Fagan, Garth, 1940–, Jamaican-American dancer and choreographer. Jamaican-born, he studied with Ivy Baxter and left the island to dance with her company. Settling (1960) in Detroit, he attended Wayne State Univ. (grad. 1968) and studied with such dance luminaries as Pearl Primus, Martha Graham, and Alvin Ailey. In 1970 he founded his own company, based in Rochester, N.Y., and subsequently called Garth Fagan Dance. Working with this group and creating at least one new dance annually, he has established a signature style that combines the solidity of modern dance, the precision of ballet, rhythms and torso-centered movements from African and Caribbean sources, and an element of postmodern experimentation. He has also choreographed pieces for other dance troupes. Fagan leapt to wide public attention when he created the dances for the Broadway musical Lion King (1997) and won a Tony Award. Since 1972, Fagan has been a professor at the State Univ. of New York, Brockport.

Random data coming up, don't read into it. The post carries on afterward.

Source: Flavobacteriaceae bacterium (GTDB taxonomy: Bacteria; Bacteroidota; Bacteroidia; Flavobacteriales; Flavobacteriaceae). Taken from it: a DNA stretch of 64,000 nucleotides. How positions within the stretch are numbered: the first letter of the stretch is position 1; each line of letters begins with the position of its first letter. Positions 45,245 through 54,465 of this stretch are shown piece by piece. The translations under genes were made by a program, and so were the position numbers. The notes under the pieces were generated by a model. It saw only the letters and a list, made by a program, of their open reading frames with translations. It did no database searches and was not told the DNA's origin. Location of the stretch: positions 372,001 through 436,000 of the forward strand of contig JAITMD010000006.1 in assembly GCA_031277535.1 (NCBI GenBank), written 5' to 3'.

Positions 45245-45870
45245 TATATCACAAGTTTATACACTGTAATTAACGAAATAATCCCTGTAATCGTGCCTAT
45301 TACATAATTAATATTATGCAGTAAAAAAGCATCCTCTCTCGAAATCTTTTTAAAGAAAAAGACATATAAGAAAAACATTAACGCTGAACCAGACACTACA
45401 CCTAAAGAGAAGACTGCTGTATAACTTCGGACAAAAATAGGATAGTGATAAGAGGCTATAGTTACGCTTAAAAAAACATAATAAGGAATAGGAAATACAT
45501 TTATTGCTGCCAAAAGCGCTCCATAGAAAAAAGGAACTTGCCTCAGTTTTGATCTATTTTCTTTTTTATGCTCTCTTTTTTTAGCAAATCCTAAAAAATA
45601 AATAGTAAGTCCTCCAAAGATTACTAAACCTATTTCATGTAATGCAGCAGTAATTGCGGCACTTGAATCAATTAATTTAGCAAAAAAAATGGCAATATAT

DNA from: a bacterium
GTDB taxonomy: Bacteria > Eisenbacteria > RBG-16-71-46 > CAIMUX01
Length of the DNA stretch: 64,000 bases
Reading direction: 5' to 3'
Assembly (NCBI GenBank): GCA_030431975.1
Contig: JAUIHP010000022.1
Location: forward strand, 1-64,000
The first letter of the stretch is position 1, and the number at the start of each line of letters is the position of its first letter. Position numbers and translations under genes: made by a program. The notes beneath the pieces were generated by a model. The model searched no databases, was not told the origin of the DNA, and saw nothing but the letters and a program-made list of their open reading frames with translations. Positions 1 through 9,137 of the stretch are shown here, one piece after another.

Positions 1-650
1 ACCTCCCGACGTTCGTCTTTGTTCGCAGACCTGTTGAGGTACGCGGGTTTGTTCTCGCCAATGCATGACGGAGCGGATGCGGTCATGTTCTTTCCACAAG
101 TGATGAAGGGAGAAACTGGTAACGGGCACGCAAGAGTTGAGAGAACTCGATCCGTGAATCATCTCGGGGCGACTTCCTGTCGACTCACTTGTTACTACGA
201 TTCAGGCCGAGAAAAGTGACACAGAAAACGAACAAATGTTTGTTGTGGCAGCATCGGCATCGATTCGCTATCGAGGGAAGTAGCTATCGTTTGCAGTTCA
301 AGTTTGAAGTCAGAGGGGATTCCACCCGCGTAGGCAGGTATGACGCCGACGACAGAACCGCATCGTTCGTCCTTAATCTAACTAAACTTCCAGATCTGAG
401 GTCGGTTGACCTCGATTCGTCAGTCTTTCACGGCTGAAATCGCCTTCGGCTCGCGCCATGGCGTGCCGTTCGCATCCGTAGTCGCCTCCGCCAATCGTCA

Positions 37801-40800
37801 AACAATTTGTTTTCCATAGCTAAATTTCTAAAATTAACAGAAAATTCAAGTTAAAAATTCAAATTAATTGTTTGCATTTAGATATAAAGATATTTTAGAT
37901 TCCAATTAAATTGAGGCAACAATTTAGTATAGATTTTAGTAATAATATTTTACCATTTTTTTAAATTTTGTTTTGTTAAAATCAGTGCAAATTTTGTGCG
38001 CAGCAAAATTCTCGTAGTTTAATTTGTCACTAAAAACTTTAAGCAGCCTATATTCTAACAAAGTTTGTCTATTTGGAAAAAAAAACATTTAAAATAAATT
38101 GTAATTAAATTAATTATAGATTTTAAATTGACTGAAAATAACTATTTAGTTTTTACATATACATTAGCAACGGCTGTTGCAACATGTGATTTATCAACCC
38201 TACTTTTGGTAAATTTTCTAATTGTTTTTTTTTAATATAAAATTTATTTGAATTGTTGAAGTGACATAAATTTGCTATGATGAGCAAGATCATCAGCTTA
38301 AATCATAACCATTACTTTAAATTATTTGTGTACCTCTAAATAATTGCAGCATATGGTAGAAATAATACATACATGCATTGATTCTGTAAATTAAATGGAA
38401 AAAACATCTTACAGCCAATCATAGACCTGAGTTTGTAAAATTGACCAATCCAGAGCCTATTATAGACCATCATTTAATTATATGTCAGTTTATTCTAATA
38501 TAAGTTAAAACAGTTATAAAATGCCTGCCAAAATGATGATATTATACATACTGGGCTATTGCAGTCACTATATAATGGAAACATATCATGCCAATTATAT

The Columbia Electronic Encyclopedia, 6th ed. Copyright © 2012, Columbia University Press. All rights reserved.
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